As you can see by the stock seat belt placement between the racing seats, there is very little room for much of anything. If you rotate the seatbelts forward they will give the needed space for the security console and still be accessible. Many people have completed the race ensemble by adding a set of racing belts that include a shoulder harness. You may notice the slots in the seats where they are designed to come through. Be sure to check your state laws covering such an upgrade though, because it may be illegal in your state to remove the stock belts. Since this is a daily driver and it needs to pass annual safety inspections the stock belts have been retained.
As you can see the fit is very close. If your emergency brake raises above a 45 degree angle it needs to be adjusted to snug up a little sooner. The unit fits up against the raised rear section in the transmission tunnel where it meets the rear cargo area. This gives about 1/4" of space extra space up front for those of you that pull the brake handle a little too hard. The light bristles that hide the handle mechanism didn't stay on very well, but after talking with the folks at Tuffy, it seems that they are looking for alternative adhesives that will fix this problem.
With the stock seats, the position is identical because the emergency brake handle is in the same position in both applications. The difference is that there is more room for the stock seat belts. Also notice that there is very little clearance between the emergency brake handle and the cup holder (if you choose to install it up front). You must be careful not to hit the steel cup holder with your hand. Steel is not very forgiving.
After finding and marking the mounting holes in the bottom of the unit, we used a punch to pass through the carpeting for a more visible mark in the sheet metal below. The separation point for the carpeting is only inches away from the drilling points, so we just lifted the carpet to drill the holes. If you elect to go through the carpet without moving it, cut away the area where the drill could catch in the material. This is a safer method than getting all twisted up in the weave of the carpet.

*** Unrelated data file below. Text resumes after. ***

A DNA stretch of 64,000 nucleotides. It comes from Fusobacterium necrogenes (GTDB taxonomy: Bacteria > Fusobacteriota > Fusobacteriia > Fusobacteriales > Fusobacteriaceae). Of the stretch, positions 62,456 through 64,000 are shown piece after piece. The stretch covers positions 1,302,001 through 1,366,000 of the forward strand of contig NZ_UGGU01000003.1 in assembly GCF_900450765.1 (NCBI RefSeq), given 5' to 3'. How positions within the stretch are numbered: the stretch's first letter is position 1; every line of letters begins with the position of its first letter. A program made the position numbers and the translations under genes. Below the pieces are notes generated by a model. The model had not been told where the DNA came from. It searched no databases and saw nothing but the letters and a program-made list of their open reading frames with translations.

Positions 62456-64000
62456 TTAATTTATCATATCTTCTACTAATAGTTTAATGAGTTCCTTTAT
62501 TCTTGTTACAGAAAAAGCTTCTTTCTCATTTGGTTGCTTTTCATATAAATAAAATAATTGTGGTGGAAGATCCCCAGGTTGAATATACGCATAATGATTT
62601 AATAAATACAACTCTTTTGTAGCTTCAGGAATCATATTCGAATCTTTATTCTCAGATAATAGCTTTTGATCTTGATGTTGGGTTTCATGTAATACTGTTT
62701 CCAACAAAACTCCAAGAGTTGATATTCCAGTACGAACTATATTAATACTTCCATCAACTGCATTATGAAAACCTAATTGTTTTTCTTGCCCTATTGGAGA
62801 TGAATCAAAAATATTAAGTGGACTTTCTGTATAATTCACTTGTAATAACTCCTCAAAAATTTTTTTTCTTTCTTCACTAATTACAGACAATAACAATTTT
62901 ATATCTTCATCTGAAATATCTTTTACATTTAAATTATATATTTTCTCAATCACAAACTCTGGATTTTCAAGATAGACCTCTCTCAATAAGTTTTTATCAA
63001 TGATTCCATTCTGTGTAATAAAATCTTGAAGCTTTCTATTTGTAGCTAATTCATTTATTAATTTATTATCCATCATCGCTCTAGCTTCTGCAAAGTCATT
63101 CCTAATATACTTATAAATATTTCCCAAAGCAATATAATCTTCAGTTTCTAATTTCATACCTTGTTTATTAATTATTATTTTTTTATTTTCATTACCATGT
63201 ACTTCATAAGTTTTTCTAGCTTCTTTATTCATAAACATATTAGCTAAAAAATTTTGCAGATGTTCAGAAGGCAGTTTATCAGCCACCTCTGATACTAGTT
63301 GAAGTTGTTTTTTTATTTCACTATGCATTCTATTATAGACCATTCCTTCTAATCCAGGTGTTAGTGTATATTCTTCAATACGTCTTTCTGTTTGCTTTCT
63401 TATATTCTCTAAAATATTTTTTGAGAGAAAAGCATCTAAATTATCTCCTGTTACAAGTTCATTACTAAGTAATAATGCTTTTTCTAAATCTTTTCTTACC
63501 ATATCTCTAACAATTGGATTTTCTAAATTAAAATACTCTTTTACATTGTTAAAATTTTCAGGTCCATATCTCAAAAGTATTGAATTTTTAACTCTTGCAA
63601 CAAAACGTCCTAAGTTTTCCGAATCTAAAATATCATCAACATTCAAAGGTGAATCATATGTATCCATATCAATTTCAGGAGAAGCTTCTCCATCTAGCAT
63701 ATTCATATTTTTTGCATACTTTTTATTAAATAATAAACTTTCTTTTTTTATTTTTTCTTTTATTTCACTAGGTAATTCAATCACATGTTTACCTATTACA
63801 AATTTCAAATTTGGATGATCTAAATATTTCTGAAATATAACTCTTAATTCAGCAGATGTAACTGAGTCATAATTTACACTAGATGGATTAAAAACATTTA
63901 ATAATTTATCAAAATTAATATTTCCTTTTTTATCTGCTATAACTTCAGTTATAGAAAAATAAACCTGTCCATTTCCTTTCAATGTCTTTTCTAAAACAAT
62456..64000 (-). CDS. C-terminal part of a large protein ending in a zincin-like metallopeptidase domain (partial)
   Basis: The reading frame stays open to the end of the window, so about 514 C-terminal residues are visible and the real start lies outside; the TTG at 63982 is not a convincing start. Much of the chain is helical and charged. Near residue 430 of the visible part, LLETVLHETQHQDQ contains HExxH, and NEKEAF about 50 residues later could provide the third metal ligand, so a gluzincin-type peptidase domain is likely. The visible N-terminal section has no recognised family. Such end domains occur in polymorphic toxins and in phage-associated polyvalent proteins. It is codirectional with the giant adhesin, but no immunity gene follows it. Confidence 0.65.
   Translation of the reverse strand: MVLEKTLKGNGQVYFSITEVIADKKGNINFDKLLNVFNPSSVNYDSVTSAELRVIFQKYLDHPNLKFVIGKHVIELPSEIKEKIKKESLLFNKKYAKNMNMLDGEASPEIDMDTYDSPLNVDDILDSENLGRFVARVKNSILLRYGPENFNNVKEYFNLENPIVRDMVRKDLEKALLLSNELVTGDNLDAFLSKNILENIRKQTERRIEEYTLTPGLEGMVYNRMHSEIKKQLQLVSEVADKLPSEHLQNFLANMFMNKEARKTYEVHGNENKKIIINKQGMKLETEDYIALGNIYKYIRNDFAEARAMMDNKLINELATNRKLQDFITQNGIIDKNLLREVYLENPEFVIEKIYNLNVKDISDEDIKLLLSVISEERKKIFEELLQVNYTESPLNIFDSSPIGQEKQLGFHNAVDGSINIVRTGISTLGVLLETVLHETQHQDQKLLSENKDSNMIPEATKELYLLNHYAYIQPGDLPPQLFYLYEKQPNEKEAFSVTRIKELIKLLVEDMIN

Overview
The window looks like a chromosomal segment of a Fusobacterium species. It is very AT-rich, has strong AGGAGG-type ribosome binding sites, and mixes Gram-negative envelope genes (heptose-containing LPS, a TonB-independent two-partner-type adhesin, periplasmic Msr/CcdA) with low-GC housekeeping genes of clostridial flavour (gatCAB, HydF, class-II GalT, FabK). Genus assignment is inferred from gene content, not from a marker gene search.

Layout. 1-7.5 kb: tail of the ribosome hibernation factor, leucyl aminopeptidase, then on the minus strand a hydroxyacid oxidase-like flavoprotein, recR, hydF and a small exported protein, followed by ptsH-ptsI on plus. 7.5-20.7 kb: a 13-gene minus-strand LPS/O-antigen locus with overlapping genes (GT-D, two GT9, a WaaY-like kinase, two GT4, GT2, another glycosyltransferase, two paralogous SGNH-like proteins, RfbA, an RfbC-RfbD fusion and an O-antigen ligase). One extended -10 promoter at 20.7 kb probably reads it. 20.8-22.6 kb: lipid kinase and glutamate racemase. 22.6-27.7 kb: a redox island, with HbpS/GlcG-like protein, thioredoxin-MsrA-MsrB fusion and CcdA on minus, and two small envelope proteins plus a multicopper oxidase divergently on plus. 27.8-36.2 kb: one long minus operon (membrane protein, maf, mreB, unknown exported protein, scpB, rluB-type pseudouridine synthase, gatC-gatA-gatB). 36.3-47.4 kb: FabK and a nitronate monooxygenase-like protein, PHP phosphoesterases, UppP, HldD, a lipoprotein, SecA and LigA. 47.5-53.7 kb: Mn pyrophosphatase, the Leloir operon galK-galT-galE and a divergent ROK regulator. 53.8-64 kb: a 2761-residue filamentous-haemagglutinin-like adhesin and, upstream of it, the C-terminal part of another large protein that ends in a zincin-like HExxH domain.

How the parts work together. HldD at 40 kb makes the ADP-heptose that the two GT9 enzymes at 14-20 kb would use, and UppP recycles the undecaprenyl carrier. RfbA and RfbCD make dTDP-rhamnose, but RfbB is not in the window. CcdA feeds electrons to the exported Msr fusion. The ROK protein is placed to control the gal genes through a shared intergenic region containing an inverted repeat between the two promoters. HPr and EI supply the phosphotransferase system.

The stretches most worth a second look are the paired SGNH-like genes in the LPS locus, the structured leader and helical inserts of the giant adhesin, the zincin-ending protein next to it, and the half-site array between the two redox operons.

The two holes to the rear of the box are easy to drill and only require slight pressure on the drill for completion. The two holes toward the front of the box will be passing through the thicker steel plate that crosses from one side of the transmission tunnel to the other to form a stronger mounting point for the seatbelts. This will require a sharp drill bit and some patience. It also gives a more solid mounting point that will withstand lots of abuse.
Also notice (in the photo to the right) that we inserted the bolts from under the vehicle. Tuffy recommends that at least one of the bolts should be installed from underneath because after the nylock (self locking) nuts are installed from inside - it is next to impossible to remove it from underneath. This is where a helper comes in handy to hold one of the wrenches. Be sure not to torque the bolts too tight. The transmission tunnel has two raised ridges for strength and they make a 'less than perfect' platform for mounting a flat console. If the lid does not close quietly and completely, loosen the bolts and try again. This is a fairly new console, so I imagine there will be small design upgrades as time goes on.
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Tuffy Security Products 25733 Road H Cortez, Colorado 81321 Toll free order line: (800) 348-8339 Fax: (970) 564-1783 Web Site: http://www.tuffyproducts.com